Government officials know how important it is to prevent any possibility of uprisings and political unrest. With problems in Tibet in the southwest, China is determined to avoid problems in the northwest. Understandably, the government fears that worldwide Islamic fundamentalism might encourage its Muslim minorities to strive for their own separate Muslim nation. To counteract such a move, the PRC government for several years has been moving 200,000 Han Chinese per year into the Xinjiang region. By 1985 this region was already 40 percent Han. The government hopes this new influx of non-Muslim peoples will both dilute Turkic Muslim nationalism and also provide more manpower to develop the region.

This resettlement plan, however, has backfired to some degree. The semi-nomadic Turkic peoples in these areas feel threatened by the Han settlers, who fence in the best land and congregate in towns. As a result, many of the Muslims move south to evade the Han, forming communities that practice an even stronger observance of Islam, while those who stay in the north tend to become more like the Han.

Into this already difficult mix have come radical Muslims from Turkey. Last spring these provoked an uprising in Xinjiang which resulted in 22 deaths. Since then, the Chinese government has begun to curb Islamic privileges in the area, which in turn may produce more conflict and bloodshed. Pray for peace in this region.

Where Islam Meets Christianity

For centuries the Muslim minorities of China have kept themselves separate from the dominant Han Chinese. Since the Cultural Revolution, which forced many Han Chinese Christians into areas of China where they would never have gone on their own, 10,000 have settled in Muslim areas, bringing with them a vibrant Christian witness. Muslims who have been won to Christ by these evangelical Christians have been violently persecuted, and in one case, the Han church was burned. Because of this Muslim resistance, the Han itinerant evangelists are finding it more and more difficult to evangelize in Xinjiang. Pray that the Muslims will see the error of their ways and turn to Christ as not only their prophet but as their Lord.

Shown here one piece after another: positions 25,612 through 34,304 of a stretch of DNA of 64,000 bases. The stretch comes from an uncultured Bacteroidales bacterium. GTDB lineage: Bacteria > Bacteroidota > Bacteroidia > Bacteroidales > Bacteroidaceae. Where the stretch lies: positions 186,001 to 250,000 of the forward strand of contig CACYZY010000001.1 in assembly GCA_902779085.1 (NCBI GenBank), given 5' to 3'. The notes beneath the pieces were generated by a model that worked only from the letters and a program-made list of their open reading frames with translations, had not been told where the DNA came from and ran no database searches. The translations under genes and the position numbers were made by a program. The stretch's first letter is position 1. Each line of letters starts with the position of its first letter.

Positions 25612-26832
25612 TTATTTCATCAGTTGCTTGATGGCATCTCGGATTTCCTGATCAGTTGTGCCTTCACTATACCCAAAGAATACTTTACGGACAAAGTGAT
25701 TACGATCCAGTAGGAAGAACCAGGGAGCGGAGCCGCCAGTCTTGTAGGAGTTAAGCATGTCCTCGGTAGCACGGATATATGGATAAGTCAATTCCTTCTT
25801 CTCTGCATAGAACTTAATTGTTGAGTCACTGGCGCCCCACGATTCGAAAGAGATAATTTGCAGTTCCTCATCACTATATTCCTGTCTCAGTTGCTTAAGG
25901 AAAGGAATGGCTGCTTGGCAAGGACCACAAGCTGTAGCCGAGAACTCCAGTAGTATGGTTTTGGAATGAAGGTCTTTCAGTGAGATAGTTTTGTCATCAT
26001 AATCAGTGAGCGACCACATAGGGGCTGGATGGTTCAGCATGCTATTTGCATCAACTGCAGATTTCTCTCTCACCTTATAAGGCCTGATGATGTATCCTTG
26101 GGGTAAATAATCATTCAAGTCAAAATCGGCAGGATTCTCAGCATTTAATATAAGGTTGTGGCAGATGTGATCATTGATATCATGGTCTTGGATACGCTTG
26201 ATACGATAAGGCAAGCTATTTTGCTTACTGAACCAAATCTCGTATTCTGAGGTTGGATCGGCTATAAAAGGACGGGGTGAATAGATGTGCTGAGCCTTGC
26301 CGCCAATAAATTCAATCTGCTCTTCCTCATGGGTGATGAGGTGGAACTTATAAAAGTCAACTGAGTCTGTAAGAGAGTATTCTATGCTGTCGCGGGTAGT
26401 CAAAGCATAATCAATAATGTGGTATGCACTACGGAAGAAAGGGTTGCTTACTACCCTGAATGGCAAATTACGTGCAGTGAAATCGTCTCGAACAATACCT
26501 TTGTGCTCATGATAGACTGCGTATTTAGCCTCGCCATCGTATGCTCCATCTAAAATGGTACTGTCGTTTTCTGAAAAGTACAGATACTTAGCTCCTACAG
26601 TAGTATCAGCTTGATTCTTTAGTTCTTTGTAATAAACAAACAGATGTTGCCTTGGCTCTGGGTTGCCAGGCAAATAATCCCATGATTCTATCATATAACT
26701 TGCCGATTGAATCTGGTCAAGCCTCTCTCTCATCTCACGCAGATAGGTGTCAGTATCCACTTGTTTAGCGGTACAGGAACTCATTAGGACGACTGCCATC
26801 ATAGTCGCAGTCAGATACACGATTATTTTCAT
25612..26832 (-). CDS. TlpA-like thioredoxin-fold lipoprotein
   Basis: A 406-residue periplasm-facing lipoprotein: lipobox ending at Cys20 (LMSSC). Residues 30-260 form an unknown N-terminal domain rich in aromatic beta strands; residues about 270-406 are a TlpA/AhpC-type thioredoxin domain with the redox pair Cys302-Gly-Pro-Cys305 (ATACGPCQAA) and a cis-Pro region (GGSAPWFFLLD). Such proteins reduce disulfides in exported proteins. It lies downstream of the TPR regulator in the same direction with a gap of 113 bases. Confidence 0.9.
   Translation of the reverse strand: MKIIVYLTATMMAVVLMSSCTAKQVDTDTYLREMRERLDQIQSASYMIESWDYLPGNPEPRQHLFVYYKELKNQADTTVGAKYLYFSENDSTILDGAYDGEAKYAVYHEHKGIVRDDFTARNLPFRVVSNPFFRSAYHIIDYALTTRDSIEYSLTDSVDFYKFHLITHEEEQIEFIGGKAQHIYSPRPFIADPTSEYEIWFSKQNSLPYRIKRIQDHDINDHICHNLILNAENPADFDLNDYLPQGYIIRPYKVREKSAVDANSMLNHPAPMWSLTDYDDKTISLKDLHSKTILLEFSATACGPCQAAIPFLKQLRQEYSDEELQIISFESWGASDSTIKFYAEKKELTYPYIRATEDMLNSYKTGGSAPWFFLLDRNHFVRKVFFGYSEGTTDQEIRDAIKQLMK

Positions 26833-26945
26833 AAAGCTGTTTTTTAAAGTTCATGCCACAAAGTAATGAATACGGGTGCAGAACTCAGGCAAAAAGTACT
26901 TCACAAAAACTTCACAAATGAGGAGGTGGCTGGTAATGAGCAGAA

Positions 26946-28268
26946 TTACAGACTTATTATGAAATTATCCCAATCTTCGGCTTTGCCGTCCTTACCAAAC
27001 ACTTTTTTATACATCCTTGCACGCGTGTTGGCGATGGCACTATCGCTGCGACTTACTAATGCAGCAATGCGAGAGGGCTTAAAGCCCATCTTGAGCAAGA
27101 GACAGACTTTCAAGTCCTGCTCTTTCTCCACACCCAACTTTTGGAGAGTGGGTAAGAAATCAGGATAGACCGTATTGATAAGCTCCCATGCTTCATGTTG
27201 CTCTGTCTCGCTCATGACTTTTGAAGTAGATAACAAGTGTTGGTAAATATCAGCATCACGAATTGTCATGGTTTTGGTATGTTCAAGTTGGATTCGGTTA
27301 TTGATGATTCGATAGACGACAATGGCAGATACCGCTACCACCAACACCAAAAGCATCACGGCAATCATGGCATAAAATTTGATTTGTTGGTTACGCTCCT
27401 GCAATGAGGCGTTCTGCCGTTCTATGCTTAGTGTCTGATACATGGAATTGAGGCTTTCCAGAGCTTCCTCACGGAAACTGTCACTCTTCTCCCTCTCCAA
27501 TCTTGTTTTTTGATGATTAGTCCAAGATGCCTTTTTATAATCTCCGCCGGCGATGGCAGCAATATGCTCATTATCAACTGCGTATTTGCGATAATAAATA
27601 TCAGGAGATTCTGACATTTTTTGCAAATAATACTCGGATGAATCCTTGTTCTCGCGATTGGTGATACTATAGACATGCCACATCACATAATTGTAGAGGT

Despite Islamic militancy, there is tremendous potential for reaching these unreached Muslim millions in northwest China. But the needs are also great. According to a recent article in China Prayer Letter, "Very much needed are materials which instruct witnessing Christians in the beliefs of Islam and which explain how to approach Muslims with sensitivity. There is also a great need for Gospel radio broadcasts and literature in the Uigher language. The Uigher version of the 'Jesus' film is now in production. A new translation of the Bible into Uigher is needed (and is in process) using the Arabic script, rather than the Cyrillic script which is used in the Soviet Union."

With this introduction in mind, remember to pray for China's unreached people groups. The following list may be used in any month.

Pray for the Muslim minorities.

Day 1-2 Pray that each of China's Muslim minority peoples will be open to God's true Gospel. Pray that they will be touched by the Holy Spirit, prepared to hear and ready to repent and fully believe in Jesus Christ.

Day 3-4 Pray that the power of Islam will be broken, that Muslims will clearly see the difference between Islam and Christianity and will eagerly desire salvation and a relationship with God in Christ.

Day 5-6 Pray that secular Muslims will be freed from the lie of communism and abandon atheistic philosophies to follow Jesus.